Pediatrics – Pulmonary & Allergy Clinic
Diseases & Conditions
Allergy – Atopic Dermatitis
Atopic dermatitis, sometimes called eczema, is an allergic skin problem. Between 2-4 % of children have eczema. In eczema, the skin is very itchy and may be red, scaly or rough. At times the skin may bleed from scratching or form a crust from infection. In infants, the rash appears on the face, elbows, trunk and behind the legs. In older children it appears on the insides of the elbows, back of the knees and neck.
*ATOPIC DERMATITIS IS NOT CONTAGIOUS!
No one knows the cause of eczema. However, it usually occurs in children and families who have eczema, asthma or allergies. At the moment there is no cure. However, most children will grow out of it before their teens. Some other children will have the rash into adulthood.
Fortunately, there are many things you and your child's doctor can do to keep the condition under control.
3. What Makes the Rash Worse?
- Dry skin: Skin drying from too much bathing, showering or hand washing and the use of drying soaps and detergents. Also, very humid, or dry conditions, and very hot or cold temperatures.
- Allergens: Foods such as peanuts, eggs, wheat, cow's milk, soy and fish may worsen the rash. Exposure to cats, dogs, rabbits and house dust mites also affects certain children.
- Irritants: Certain cosmetics, skin care products, chlorine in swimming pools, wool clothing, or tight, scratchy clothing, feathers or down in pillows, comforters, or mattresses and skin contact with citrus fruits and tomatoes may cause worsening of the dermatitis.
- Heat and sweating: Activity in hot environments, hot showers and sunbathing may cause sweating which intensifies the itchiness.
- Emotional upset: fatigue, stress, illness and frustration.
- Skin infections: Intense scratching only causes more itchiness and may cause skin damage and infections.
4. What Treatment Helps Atopic Dermatitis?
Skin Care: Bathing and Moisturizing.
Bathe your child every day for 5-10 minutes in lukewarm water using a soap substitute such as Cetaphil lotion, Eucerin, Moisturel cleanser or Aveeno bar. You can also use a mild soap such as Dove fragrance-free but it should be rinsed off immediately. Avoid bubble baths. After leaving the bath or shower gently pat away water and immediately apply a moisturizer such as Vaseline, Hydrated petrolatum, Moisturel, Mineral oil or Cetaphil at least once a day generously all over. Repeat use of moisturizer as needed every day.
Stay away from things that make the rash worse.
- Try to use cotton bedding and clothing instead of wool or synthetic material.
- Avoid cosmetics and alcohol-containing skin care products.
- Wash all new clothing before using it to remove chemicals.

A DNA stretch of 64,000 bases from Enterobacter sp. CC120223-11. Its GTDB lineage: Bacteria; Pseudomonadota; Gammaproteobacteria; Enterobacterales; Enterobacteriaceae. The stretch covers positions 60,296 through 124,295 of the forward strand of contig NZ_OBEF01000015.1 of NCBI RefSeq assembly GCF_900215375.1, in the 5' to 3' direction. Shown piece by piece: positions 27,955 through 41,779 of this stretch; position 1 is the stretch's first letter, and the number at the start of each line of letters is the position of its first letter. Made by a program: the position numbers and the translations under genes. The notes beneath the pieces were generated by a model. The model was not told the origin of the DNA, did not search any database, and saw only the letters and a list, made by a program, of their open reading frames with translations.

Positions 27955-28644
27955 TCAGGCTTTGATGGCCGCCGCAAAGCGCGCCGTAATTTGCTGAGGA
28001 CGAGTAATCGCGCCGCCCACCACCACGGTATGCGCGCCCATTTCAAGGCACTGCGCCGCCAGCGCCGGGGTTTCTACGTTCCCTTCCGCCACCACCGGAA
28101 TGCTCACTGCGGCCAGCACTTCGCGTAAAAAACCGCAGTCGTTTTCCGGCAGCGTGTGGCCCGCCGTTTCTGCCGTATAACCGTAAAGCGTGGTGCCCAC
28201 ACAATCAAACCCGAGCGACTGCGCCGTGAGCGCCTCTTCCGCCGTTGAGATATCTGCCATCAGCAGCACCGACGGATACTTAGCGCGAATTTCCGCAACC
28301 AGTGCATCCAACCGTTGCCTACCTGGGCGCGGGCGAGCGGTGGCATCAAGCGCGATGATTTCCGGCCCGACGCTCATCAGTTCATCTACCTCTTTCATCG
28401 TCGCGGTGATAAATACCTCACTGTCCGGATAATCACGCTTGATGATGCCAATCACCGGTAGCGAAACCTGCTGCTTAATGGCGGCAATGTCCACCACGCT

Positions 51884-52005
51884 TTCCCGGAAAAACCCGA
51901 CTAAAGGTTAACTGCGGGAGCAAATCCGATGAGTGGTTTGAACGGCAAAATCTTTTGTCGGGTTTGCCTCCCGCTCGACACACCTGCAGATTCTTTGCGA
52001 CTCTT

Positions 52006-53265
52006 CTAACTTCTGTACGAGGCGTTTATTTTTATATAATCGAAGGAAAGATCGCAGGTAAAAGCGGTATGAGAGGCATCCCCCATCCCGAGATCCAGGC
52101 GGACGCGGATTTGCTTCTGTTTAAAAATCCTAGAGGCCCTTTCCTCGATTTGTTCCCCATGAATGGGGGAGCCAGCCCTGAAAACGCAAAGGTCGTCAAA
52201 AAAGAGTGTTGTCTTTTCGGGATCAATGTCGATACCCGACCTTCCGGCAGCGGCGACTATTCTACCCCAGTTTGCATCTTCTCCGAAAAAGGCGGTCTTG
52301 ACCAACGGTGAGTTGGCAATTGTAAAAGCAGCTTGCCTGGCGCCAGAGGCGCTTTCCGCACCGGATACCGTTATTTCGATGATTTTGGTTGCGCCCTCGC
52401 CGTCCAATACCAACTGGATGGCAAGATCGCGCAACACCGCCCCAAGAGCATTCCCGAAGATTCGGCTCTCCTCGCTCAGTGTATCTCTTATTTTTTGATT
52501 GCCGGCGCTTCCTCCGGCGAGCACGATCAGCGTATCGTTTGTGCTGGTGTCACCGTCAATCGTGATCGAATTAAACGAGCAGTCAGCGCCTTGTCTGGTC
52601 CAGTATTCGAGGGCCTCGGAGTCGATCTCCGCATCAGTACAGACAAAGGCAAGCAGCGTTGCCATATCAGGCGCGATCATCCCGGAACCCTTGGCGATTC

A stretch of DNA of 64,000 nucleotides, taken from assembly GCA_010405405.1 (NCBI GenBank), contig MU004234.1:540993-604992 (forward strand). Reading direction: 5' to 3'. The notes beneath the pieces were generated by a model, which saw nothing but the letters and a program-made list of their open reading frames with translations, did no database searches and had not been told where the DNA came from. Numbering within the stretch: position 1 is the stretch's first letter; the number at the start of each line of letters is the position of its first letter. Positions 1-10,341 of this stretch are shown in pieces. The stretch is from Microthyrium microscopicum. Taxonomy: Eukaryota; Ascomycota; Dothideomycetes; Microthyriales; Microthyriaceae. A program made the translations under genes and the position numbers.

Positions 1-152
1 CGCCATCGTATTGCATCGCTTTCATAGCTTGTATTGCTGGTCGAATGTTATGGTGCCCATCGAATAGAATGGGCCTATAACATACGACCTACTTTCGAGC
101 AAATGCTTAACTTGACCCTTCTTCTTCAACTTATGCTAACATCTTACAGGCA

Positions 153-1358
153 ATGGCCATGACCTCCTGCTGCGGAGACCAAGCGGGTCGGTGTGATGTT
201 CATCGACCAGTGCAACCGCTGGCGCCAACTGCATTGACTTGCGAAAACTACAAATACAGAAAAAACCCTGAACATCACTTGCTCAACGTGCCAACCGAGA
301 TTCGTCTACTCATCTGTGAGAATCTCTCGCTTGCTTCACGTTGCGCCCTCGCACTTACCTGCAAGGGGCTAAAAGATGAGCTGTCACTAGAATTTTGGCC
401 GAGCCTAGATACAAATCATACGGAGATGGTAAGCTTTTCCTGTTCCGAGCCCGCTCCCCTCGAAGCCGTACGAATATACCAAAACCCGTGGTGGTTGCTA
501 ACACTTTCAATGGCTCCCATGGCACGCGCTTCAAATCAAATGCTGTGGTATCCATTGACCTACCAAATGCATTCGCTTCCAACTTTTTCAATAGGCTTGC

- Use a liquid detergent and add a second rinse cycle to remove detergent. • If your child enjoys swimming, shower after swimming to remove chlorine or salt if swimming in the sea.
- If your child's condition worsens when exposed to certain foods, pets or dust, avoid these things. Your child's pediatrician will advise you if tests can help identify possible triggers for your child's rash.
1. Control the itchiness: Antihistamines are oral medications used to control itching.
- Hydroxyzine (Atarax) and diphenhydramine (Benadryl) are given at bedtime because they may bring on sleepiness.
- Daytime non-sedating antihistamines cetirizine (Zyrtec) and loratidine (Claritin) work quite well.
2. Relieve the inflammation: Topical corticosteroids are the most common anti-inflammatory medications used. Used them during bad flare-ups of the rash.
- For children with mild rash, apply a weak steroid ointment such as 1% hydrocortisone (Nutracort, Hytone, Penecort, or 0.05% desonide (Desowen, Tridesilon) 2-3 times a day to the rash.
- For more severe rash stronger steroids such as fuocinolone acetonide 0.025% (Synalar, Fluonid), hydrocortisone valerate 0.2% (Westcort), mometasone furoate 0.1% (Elocon), aclometasone diproprionate 0.05% (Aclovate) may be prescribed for a few days. However, these should NEVER be used on the face, axillary areas, groin or inner thighs unless directed by your doctor.
3. Treat the infection: If your child's skin is infected (intense redness, yellow crust, and/or pus in the rash) your doctor will prescribe antibiotics.
REMEMBER: There is no cure for eczema, but following these hints will help you control the rash!
5. Where can I find more information?
Thank you to Yolanda Requena-Kassarjian, MD who wrote these patient help pages on Atopic/Dermatitis.